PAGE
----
sursum corda

[ soor-soom kawr-dah, kohr- ]
/ ˈsʊər sʊm ˈkɔr dɑ, ˈkoʊr- /
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noun Ecclesiastical.
the words “Lift up your hearts,” addressed by the celebrant of the Mass to the congregation just before the preface.
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“Was” is used for the indicative past tense of “to be,” and “were” is only used for the subjunctive past tense.

Origin of sursum corda

Borrowed into English from Latin around 1550–60
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How to use sursum corda in a sentence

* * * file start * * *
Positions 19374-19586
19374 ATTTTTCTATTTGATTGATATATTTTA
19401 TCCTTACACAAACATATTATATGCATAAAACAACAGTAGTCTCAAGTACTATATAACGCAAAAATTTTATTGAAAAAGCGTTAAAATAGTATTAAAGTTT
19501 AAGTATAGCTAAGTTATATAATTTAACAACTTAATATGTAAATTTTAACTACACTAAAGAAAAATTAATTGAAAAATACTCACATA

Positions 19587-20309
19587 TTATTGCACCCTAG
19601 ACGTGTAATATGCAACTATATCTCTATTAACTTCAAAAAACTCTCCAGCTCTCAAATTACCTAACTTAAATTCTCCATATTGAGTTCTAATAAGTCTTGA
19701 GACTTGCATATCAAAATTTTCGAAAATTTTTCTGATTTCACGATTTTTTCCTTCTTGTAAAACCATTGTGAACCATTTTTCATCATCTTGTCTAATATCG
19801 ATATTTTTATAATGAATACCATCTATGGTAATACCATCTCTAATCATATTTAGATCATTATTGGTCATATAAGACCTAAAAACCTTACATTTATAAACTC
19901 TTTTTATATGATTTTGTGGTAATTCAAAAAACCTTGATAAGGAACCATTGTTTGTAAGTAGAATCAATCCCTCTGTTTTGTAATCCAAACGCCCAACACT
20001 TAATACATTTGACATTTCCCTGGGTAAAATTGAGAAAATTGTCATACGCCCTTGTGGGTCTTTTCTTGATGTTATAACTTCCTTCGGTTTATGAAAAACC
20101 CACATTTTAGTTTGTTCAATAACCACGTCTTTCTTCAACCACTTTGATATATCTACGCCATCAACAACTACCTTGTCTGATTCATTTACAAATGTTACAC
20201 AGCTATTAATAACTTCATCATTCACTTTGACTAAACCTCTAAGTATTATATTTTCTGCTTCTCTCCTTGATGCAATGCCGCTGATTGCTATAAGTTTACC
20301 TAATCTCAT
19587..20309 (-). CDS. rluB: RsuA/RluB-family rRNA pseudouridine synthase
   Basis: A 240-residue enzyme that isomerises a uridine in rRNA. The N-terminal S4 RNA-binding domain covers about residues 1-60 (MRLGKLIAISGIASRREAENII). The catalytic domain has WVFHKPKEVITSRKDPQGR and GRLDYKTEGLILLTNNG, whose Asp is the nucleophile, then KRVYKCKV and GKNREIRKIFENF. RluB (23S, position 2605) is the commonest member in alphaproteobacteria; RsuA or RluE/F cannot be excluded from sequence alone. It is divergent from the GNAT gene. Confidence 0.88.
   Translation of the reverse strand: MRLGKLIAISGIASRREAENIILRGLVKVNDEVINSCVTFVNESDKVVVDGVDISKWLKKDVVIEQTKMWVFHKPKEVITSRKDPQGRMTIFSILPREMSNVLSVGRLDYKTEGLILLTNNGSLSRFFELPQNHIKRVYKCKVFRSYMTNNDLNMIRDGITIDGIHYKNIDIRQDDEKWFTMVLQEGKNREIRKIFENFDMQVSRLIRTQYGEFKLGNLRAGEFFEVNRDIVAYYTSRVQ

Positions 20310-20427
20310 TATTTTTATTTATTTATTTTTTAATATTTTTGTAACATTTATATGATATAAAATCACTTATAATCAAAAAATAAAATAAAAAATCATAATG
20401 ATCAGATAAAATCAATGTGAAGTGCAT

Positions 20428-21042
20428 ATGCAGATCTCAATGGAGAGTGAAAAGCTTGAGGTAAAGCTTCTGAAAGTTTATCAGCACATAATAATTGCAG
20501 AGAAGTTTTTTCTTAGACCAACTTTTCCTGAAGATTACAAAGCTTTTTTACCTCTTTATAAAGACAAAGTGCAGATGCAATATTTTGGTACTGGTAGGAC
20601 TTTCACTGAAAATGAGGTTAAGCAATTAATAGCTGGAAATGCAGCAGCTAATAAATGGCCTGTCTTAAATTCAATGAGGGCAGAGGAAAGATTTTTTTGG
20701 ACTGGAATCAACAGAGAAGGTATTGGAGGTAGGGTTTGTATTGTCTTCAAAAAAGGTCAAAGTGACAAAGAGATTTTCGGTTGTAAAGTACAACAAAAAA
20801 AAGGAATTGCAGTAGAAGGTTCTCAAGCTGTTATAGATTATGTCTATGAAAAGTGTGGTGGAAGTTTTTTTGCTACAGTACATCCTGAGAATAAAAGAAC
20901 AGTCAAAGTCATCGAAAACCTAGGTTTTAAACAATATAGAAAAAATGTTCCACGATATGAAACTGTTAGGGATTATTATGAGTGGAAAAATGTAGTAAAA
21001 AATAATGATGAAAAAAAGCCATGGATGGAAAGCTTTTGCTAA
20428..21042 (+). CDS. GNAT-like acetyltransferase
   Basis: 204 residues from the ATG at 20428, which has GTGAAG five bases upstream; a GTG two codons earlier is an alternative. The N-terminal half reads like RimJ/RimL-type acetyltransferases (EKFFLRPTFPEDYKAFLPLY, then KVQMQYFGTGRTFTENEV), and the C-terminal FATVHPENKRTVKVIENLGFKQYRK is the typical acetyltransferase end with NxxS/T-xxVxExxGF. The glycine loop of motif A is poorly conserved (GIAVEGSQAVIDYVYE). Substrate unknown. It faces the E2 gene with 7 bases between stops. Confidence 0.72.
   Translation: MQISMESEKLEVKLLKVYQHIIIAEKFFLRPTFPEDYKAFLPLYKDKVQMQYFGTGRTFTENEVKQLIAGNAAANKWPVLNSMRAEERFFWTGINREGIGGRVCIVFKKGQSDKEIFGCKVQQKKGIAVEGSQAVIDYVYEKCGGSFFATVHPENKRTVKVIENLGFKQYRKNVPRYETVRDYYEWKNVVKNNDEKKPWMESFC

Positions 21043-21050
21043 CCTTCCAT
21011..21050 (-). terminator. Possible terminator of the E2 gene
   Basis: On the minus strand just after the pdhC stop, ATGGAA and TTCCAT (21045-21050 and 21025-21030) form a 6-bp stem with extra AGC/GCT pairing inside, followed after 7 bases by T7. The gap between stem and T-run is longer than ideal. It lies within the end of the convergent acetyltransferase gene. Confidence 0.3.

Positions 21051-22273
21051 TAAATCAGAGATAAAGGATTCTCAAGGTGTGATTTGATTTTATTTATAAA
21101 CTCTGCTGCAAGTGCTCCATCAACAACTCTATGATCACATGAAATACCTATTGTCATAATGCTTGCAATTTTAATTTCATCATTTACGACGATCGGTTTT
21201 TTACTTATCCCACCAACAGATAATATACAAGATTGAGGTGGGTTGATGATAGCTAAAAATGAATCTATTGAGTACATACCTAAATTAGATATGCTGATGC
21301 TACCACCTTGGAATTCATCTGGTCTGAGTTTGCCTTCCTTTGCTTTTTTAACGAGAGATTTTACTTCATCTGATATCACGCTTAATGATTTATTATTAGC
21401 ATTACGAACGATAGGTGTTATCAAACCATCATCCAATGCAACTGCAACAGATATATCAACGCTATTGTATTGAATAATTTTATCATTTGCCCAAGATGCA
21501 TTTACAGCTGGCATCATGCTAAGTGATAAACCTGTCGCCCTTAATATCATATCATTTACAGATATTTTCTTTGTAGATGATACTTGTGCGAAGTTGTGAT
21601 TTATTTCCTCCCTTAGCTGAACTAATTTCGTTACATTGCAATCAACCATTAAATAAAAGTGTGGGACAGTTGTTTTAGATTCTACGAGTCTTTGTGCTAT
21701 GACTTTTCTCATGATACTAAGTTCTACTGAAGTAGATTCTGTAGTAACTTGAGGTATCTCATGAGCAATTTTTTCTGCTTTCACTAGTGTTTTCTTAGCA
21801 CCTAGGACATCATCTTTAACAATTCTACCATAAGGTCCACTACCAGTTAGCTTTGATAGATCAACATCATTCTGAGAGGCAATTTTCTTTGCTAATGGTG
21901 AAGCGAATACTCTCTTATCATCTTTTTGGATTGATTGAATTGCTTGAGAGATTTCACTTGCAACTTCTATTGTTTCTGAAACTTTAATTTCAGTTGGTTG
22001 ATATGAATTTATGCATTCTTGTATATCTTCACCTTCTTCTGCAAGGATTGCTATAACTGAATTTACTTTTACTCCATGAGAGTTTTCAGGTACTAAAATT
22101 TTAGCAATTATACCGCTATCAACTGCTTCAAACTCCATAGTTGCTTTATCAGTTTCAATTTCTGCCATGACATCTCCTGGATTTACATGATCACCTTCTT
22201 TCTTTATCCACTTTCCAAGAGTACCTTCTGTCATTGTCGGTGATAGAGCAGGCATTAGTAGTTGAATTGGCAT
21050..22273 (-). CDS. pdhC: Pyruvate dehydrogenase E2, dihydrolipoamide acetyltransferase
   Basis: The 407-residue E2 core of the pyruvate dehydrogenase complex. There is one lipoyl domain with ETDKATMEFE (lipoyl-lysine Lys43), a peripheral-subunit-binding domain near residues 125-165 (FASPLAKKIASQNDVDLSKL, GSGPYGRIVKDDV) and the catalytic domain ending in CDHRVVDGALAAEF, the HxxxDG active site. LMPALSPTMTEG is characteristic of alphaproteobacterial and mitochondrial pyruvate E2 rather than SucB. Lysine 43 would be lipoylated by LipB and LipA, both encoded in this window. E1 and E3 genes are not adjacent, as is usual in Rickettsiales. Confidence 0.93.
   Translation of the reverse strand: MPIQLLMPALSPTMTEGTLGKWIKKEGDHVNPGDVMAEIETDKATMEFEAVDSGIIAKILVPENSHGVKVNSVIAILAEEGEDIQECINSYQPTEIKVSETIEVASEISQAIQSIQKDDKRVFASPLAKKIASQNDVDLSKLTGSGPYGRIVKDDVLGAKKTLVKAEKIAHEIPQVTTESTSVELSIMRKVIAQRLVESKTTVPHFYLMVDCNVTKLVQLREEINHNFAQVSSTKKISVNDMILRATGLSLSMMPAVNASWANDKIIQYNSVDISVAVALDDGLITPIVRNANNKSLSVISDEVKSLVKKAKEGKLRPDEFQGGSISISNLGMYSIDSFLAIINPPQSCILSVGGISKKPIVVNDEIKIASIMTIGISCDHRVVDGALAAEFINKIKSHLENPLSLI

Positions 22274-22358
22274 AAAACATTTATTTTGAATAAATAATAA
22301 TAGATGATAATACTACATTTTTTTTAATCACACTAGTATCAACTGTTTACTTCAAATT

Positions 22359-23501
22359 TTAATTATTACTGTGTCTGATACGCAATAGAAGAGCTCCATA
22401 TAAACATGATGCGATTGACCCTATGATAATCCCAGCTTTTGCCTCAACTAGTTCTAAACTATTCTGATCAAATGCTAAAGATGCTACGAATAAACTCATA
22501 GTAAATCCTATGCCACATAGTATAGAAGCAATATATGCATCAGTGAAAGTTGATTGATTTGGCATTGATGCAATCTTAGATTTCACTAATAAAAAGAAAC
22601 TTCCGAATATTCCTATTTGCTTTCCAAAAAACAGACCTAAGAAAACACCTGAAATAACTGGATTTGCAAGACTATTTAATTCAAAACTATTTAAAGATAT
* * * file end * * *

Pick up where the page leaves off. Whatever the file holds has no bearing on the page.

British Dictionary definitions for sursum corda

sursum corda
/ (ˈsɜːsəm ˈkɔːdə) /

RC Church a Latin versicle meaning Lift up your hearts, said by the priest at Mass
a cry of exhortation, hope, etc

Word Origin for sursum corda

C16: Latin, literally: up hearts
Collins English Dictionary - Complete & Unabridged 2012 Digital Edition © William Collins Sons & Co. Ltd. 1979, 1986 © HarperCollins Publishers 1998, 2000, 2003, 2005, 2006, 2007, 2009, 2012